A week after Tyler Doyle’s boat sank, here’s what we know about the search going forward

As the hunt for missing boater Tyler Doyle stretched into its seventh day, volunteers assisting in rescue operations continue to center around Bald Head Island off the North Carolina coast.

That work will continue even as bad weather threatens, state Department of Natural Resources spokesman Greg Lucas said.

“The search for the missing boater continues, and agencies involved include S.C. Department of Natural Resources, North Carolina Wildlife Resources Commission, North Carolina Marine Patrol, Brunswick County Sheriff’s Office and Sunset Beach Police Department. Local agencies also have officers checking the beaches: Sunset Beach Police Department and Holden Beach Police Department,” he said in an email. “The search will continue through the weekend unless a recovery is made.”

Josh Johnson, a friend of Doyle’s who has used his Facebook page to offer real-time updates on weather conditions and search operations, said Feb. 2 the pattern of ocean currents and recovery of Doyle’s and duck decoys offer clues to his possible whereabouts.

Doyle was last seen Jan. 26 in a jetty near Little River, when his jon boat reportedly started taking on water and sank as he was duck hunting.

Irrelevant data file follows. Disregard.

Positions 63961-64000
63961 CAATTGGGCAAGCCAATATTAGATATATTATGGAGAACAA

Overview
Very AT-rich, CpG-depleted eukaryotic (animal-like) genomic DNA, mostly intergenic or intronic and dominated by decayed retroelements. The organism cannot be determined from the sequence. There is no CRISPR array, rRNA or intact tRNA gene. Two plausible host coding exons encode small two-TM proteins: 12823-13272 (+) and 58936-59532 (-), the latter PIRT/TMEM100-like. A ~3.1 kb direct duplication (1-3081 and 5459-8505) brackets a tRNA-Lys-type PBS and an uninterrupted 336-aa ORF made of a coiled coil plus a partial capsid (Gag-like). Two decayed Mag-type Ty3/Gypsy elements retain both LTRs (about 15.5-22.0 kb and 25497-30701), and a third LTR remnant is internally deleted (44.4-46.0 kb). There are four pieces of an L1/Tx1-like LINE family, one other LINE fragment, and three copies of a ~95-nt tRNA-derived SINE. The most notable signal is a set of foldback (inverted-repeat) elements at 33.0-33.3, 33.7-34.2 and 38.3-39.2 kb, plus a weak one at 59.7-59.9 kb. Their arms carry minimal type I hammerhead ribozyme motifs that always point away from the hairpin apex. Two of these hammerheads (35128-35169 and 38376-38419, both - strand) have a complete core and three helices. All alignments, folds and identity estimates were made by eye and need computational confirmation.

“Understanding his decoys, waders, and ocean currents, with the strength of the channel we feel it may have pulled him in through bald head island or if he managed to slip by he is just off the coast of Wilmington,” Johnson wrote in a morning post.

Doyle’s wife, Lakelyn, said on her Facebook page Tuesday that waders and photos of what appeared to be Tyler’s license were discovered roughly two miles east of Ocean Isle Beach in North Carolina.

A small craft advisory is in place on Friday

The National Weather Service’s Wilmington office issued a small craft advisory from 6 a.m. Friday through noon Saturday as wind gusts of up to 30 knots are expected.

The NWS issues such an advisory either when winds reach dangerous speeds or because of other conditions such as ice.

Lucas said by text that “weather like this is always a concern and all precautions are taken,” when asked about concerns with some boats that are aiding in the search.

Since Doyle’s disappearance, local, state and U.S. Coast Guard have all joined the search, using air and sonar assets, Lucas told The Sun News earlier this week. Vessels from the state Department of Natural Resources, Horry County Fire Rescue, North Myrtle Beach Rescue Squad and Brunswick County, N.C. Sheriff’s Office have deployed.

The U.S. Coast Guard ended its search for Doyle on Jan. 28.

Meanwhile, others are scouring webcam footage from at least 14 North Carolina locations near where Doyle’s belongings were found, including areas around Holden Beach, Oak Island and the Cape Fear River in Wilmington.